Thursday, March 27, 2008

Crete, shimmering isle...

For the first time in several years, I will not be going to Greece. I will have to find ways to console myself.
Here are a few shots of our best day in Crete, last fall. Lunch with Adonis, Vicky and cousins, at A and V's house, above the town of Paleochora.

Adonis, the quintessential Cretan. Vicky, who makes it all look easy.
Maria, Sifi, Peggy, Katerina, Georgia.
The luminous grapes of Chez Adonis.

A view to town.
The trapeza.
Adonis with his home-grown and -cured olives.
Ah, why do I feel sad and wonderful at once? I miss my island and its people.

Wednesday, March 19, 2008

The Thinner Me

Have you simpsonized yourself yet? By now it's old hat. When I did this last year I made myself thinner. Now I am this size, which says a lot for visualization...LOL!
I joined Weightwatchers at an at-work meeting early in November and have lost about 20 lbs. I am pretty close to where I want to be. There are so many benefits. My cholesterol has dropped, for one. And I look a lot like the person that I picture myself to be in my mind. (They say that men tend to "upgrade" themselves, whereas women tend to have a more negative view of how they appear.)
I'll write a future post about maintaining the weight loss, which has always been tough for me. For now, I am very happy about how it's going. Go to:

Tuesday, March 18, 2008

Fox Oakland Theater

[Photo from Wikimedia Commons]

This grand old movie house is being restored as part of a true renaissance on this section of Telegraph Avenue in Oakland.

(There is a great restaurant across the street, the newly opened Flora. I will write about it in a future post.)

I walked by here today at lunch and was impressed again at the sheer audacity and gaudy extravagance of this building.

The Oakland School for the Arts will be housed here starting this fall. For more info go to:

Wednesday, March 12, 2008

Lentils, Joys of

Did you know that millions of people around the world get their daily protein from lentils? This is true mostly in India, but lentils are grown and eaten in a wide swath, beginning in the Mediterranean and moving eastward. To get all the needed amino acids for a complete protein, they must be eaten with a grain. In Greece, that is typically pasta or sometimes rice. Here is my own slight twist on Rosemary Barron's recipe. This is a great dish for a winter day. (Note: all the ingredients used are organic, when available.)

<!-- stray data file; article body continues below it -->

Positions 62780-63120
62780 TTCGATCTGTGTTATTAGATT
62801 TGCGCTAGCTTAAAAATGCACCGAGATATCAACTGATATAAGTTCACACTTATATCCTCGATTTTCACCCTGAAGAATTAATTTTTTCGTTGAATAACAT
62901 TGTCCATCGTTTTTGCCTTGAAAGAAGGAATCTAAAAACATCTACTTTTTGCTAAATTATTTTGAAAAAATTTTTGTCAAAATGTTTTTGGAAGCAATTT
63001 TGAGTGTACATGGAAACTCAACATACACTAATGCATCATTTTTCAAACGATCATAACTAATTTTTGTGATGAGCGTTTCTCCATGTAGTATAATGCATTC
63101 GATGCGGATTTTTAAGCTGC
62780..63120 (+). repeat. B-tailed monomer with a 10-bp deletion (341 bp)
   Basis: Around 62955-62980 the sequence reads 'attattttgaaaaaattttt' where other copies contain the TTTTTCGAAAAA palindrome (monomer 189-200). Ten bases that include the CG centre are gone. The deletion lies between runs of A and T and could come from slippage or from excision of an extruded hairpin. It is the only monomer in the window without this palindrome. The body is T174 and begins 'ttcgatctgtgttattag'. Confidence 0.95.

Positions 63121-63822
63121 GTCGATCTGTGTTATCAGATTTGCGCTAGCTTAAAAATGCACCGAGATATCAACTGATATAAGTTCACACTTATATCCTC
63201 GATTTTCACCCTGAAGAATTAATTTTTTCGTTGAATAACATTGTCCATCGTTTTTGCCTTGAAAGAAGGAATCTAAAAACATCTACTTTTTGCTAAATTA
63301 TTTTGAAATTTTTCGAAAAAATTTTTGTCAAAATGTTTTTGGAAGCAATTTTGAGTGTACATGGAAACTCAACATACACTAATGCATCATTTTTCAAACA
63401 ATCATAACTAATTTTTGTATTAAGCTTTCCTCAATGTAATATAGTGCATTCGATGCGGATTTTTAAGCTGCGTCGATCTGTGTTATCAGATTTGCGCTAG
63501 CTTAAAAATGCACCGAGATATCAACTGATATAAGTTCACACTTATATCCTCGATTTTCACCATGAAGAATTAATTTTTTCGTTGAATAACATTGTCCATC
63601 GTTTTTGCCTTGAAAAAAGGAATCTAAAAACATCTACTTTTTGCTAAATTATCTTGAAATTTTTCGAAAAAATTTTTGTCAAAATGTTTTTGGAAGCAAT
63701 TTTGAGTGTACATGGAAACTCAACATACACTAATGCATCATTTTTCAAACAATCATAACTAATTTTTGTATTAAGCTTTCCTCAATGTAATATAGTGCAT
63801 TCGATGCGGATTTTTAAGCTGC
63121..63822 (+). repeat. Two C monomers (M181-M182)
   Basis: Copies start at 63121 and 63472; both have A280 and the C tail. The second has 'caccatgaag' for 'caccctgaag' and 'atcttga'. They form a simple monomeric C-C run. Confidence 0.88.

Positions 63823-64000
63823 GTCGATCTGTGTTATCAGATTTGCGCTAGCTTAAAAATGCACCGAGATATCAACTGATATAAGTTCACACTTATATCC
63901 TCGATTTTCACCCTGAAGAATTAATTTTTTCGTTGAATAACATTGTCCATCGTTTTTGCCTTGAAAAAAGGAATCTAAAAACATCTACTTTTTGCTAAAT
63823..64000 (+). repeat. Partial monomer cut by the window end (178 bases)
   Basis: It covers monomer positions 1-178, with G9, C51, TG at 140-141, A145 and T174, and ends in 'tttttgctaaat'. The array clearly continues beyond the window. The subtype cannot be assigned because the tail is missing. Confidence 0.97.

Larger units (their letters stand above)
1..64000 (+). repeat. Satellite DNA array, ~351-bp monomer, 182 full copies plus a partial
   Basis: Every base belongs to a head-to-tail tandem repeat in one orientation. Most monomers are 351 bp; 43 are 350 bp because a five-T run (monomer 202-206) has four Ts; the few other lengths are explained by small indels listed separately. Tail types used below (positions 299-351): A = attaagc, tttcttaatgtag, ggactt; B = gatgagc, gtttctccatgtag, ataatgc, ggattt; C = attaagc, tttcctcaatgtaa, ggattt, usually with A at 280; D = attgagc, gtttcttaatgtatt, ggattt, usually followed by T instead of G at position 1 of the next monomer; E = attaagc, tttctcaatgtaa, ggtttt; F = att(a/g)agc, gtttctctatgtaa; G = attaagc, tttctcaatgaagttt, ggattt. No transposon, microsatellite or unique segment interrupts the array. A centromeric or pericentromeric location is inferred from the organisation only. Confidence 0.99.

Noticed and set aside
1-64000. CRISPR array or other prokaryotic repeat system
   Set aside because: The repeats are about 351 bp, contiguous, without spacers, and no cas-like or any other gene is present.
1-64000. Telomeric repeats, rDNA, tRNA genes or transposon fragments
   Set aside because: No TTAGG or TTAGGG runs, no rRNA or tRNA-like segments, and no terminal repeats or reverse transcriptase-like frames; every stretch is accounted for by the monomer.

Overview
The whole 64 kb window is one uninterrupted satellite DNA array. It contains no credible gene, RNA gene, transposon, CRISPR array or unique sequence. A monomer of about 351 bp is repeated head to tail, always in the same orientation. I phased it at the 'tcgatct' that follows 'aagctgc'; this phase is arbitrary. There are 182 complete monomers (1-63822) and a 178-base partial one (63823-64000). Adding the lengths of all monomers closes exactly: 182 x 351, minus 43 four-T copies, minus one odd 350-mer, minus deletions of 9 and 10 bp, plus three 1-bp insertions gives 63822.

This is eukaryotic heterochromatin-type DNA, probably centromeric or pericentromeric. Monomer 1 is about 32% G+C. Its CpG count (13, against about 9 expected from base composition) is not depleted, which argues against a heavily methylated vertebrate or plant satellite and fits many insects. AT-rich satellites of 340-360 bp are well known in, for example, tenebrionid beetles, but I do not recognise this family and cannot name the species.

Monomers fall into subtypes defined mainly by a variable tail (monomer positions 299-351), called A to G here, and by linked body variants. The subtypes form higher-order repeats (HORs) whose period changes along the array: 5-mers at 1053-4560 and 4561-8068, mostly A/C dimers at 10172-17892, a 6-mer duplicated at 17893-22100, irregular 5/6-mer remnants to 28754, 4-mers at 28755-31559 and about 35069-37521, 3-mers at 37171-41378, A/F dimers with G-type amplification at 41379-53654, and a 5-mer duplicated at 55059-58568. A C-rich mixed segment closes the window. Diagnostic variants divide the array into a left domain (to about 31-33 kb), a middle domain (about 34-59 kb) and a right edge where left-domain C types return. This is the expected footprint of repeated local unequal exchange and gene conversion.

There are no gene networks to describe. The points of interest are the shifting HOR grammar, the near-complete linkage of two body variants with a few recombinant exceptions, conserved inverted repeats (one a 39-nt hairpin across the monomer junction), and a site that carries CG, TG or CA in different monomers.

2 cu. medium gr. calrose rice (I use Massa Organic California Calrose)
1 cu French green lentils, cleaned and rinsed (see Lentils, Hazards of)
1 med. red onion--sliced
1 carrot, shaved with a peeler into strips and chopped
1 tb. good Cretan olive oil
4 cu. broth, chicken or veggie
2 tb. ground coriander
1 ts. ground allspice
3 bay leaves
pinch of Greek dried oregano (rigani)
1/2 cu. chopped fresh flat-leaf parsley

Heat the oil, bay leaves, and ground spices, in an 8 qt. soup pot or dutch oven.
Add the onions and carrots and saute until soft.
Throw in the rice and stir for a few minutes, till it whitens a bit
Add broth and lentils, then stir once.
Bring to a medium boil and stay close by. When holes form and the water is almost gone, take off the heat, put on a tight lid and leave on the back of the stove for half an hour.
Remove bay leaves, and add oregano and parsley.

Serve with salt, pepper, lemon juice, olive oil, and plain Greek yogurt.
Makes a nice meal followed by a salad and fruit. On special occasions I have served it with roast chicken or lamb.

Rosemary Barron:
Massa Organics:

Tuesday, March 11, 2008

Lentils, Hazards of

The other night I was at home enjoying one of my standard dishes. I like to call them menu items, because they appear so regularly on my table. This one is called "lentil pilafi" and is based on a recipe by Rosemary Barron.

Oh, yes, the title of this post. There I was, chewing away with contentment, and I felt--and heard--a frightening crunch, and was sure I had a broken tooth. Gratefully, that was not the case, but I did spit out some thing that looks like a tiny wedge of blue cheese, but made of marble.

And there you have what might be the only hazard associated with lentils. They sometime have rocks in them. Why? I dunno. Seems like any dried beans have that possible problem. So you must clean them very carefully. This means devising a system where you actually handle each lentil. I used to put them in a pie plate in one layer and inspect before washing. This is not good enough. You must take then into your fingers or with a small spoon and look at them before you put them in the strainer/colander/sieve for washing.

OK. I have lectured you enough. But teeth are too precious to be broken by a humble lentil.

I will post the recipe tomorrow. I promise.